Originally posted 26 March 2011
It was strange seeing MGF prototypes PR1, PR2 and PR3 for the very first time on a recent visit to Longbridge. I had seen them in the pages of David Knowles’ excellent MGF and TF book as well as on the pages of this very website but had never really appreciated the huge differences between the three cars nor, indeed, how prescient – nay brave – Rover’s management was for plumping for the mid-engined car over the more obvious choices available at the time.
My first thought, on seeing the three cars, was just how the front-engined FWD M16-powered car seemed the obvious one to go for – especially given the critical (if not sales) success of the M100 generation Lotus Elan. PR1 certainly looks conceptually similar to the Elan and would probably have been a damned sight more muscular thanks to the M16-Series engine under its bonnet (see image in the Gallery below).
The RWD PR2 looks the most anachronistic of the PR trio, even if it would have delivered the most thrills for old-school drift-loving drivers. However, in the era of the Mazda MX-5, this would have probably brought little new to the table and may well have suffered in comparison, unless it had a V8 under the bonnet – and then it wouldn’t have been the affordable sports car the company was looking for.
The mid-engined car, PR3, initially to me anyway, looks the least desirable. It’s tiny and almost toy-like compared with the other cars – it looks like a bit of a pudding basin – and yet it was chosen for production. That suggests to me that this was a decision made on two overriding factors – potential parts commonality with the R6 Metro and its sheer dynamic brilliance (it must have been to seduce the bosses out of the RWD car).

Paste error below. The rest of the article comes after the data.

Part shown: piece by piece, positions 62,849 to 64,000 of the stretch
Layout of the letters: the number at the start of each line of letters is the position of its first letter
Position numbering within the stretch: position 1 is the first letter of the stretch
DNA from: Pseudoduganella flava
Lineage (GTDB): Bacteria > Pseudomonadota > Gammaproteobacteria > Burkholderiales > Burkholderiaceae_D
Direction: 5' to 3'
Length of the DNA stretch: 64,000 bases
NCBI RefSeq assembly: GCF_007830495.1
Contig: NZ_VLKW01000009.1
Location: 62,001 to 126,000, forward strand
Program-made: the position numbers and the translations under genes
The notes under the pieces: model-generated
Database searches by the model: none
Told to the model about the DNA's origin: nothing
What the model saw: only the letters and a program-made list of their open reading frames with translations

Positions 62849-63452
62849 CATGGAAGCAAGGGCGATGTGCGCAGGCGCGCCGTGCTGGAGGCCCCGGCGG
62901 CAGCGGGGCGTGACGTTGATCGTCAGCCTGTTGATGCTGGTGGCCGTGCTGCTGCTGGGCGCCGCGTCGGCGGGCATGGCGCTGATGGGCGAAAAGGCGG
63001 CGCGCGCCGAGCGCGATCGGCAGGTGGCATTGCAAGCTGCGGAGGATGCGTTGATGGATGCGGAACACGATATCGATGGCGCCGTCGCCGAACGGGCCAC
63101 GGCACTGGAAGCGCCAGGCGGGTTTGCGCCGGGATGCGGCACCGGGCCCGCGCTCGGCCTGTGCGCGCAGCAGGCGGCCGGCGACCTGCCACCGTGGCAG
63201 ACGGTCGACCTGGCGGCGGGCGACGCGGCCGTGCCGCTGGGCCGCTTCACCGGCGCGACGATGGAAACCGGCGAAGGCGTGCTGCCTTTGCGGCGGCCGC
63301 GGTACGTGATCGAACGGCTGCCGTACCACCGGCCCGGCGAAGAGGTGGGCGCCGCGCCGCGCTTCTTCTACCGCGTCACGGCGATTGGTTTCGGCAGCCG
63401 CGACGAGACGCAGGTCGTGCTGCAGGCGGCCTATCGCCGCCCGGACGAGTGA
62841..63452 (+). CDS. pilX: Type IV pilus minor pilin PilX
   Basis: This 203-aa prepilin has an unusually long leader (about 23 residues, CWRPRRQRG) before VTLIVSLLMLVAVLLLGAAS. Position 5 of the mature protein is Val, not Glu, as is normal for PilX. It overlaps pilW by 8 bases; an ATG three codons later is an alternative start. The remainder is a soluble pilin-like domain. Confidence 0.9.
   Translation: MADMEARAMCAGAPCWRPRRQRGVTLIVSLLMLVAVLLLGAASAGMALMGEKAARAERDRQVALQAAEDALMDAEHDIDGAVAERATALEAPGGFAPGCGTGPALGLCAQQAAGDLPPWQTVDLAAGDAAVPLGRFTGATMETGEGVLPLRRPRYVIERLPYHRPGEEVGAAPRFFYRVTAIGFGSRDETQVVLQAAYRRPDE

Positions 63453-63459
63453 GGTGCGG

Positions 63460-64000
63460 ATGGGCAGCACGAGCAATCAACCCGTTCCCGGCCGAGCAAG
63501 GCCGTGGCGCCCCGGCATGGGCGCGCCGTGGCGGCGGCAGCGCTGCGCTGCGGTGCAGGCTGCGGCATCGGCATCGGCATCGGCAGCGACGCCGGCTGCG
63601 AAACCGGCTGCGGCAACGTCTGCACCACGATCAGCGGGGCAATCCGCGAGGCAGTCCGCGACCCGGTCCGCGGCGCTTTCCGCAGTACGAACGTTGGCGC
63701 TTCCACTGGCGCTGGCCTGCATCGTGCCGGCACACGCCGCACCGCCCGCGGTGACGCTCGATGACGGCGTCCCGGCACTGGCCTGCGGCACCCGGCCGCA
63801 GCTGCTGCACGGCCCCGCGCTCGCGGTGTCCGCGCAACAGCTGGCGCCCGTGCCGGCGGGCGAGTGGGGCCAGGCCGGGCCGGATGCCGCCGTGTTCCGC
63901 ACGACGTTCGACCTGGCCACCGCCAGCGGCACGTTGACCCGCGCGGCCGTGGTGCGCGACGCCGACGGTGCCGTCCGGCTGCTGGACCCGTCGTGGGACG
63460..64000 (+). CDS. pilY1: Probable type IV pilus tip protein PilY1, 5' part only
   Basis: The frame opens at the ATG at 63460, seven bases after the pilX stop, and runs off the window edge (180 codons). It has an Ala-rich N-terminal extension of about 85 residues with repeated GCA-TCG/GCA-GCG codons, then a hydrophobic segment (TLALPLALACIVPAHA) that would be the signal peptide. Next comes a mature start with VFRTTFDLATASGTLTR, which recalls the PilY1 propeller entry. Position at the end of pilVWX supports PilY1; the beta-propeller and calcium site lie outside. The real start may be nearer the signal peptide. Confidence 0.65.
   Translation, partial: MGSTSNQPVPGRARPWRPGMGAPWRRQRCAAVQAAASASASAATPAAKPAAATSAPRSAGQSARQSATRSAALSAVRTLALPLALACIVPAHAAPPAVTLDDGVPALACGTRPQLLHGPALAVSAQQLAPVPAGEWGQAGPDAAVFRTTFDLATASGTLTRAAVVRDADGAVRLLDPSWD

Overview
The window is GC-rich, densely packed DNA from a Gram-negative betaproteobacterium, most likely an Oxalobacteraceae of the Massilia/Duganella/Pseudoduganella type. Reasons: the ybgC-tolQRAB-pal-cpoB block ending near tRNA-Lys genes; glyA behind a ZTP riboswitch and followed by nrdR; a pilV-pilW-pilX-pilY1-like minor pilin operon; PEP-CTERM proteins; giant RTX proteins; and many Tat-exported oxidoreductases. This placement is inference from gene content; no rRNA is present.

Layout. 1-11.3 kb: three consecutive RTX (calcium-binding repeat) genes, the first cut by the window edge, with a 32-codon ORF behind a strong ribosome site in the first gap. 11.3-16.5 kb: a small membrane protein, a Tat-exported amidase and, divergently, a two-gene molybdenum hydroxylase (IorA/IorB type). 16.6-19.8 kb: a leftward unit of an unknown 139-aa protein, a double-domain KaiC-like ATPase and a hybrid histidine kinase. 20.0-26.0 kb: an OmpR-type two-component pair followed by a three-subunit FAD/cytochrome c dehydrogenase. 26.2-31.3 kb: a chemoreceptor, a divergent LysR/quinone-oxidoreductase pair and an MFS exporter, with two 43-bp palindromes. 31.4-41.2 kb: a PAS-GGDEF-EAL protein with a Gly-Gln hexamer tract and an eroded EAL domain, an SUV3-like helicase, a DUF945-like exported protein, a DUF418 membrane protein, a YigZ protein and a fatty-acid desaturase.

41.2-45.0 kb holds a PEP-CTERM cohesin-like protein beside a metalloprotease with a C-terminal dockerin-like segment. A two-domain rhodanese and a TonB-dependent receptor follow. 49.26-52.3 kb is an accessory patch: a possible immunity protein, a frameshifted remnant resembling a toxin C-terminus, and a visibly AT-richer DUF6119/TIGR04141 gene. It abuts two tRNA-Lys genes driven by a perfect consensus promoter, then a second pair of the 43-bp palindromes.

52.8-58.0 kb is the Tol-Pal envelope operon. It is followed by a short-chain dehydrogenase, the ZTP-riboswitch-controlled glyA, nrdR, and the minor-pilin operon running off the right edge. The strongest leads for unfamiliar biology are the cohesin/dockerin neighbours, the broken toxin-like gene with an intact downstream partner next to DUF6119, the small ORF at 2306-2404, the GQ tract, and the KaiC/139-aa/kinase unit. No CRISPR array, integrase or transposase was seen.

However, they made the right choice – especially once Steve Harper re-packaged the F16-based concept into something you’d actually want to see on your drive. Would you have made the same choice?
I also had a quick look around the TF Coupe concept, first shown in 2004, and am amazed to see how well it’s stood the test of time. That car would still appeal as a latter-day MGB GT replacement (in terms of evolution, it’s much the same thing – a coupe based on a roadster). Indeed, considering the TF Coupe’s styling genesis looks something like this:
Gerry McGovern (original F16)
Steve Harper (production and packaging PR3)
Gerry McGovern (to MGF with the front and rear lights)
Peter Stevens (to TF)
Peter Stevens (Coupe treatment)
…it’s amazing how well it looks today. I want one.
[Editor’s Note: Our apologies for the poor photography – put that down to poor light conditions, no tripod and the sheer surprise factor of seeing these cars. We will take a proper set of pictures in the near future.]
Is the Editor of the Parkers website and price guide, formerly editor of Classic Car Weekly, and launch editor/creator of Modern Classics magazine. Has contributed to various motoring titles including Octane, Practical Classics, Evo, Honest John, CAR magazine, Autocar, Pistonheads, Diesel Car, Practical Performance Car, Performance French Car, Car Mechanics, Jaguar World Monthly, MG Enthusiast, Modern MINI, Practical Classics, Fifth Gear Website, Radio 4, and the the Motoring Independent...
Likes 'conditionally challenged' motors and taking them on unfeasible adventures all across Europe.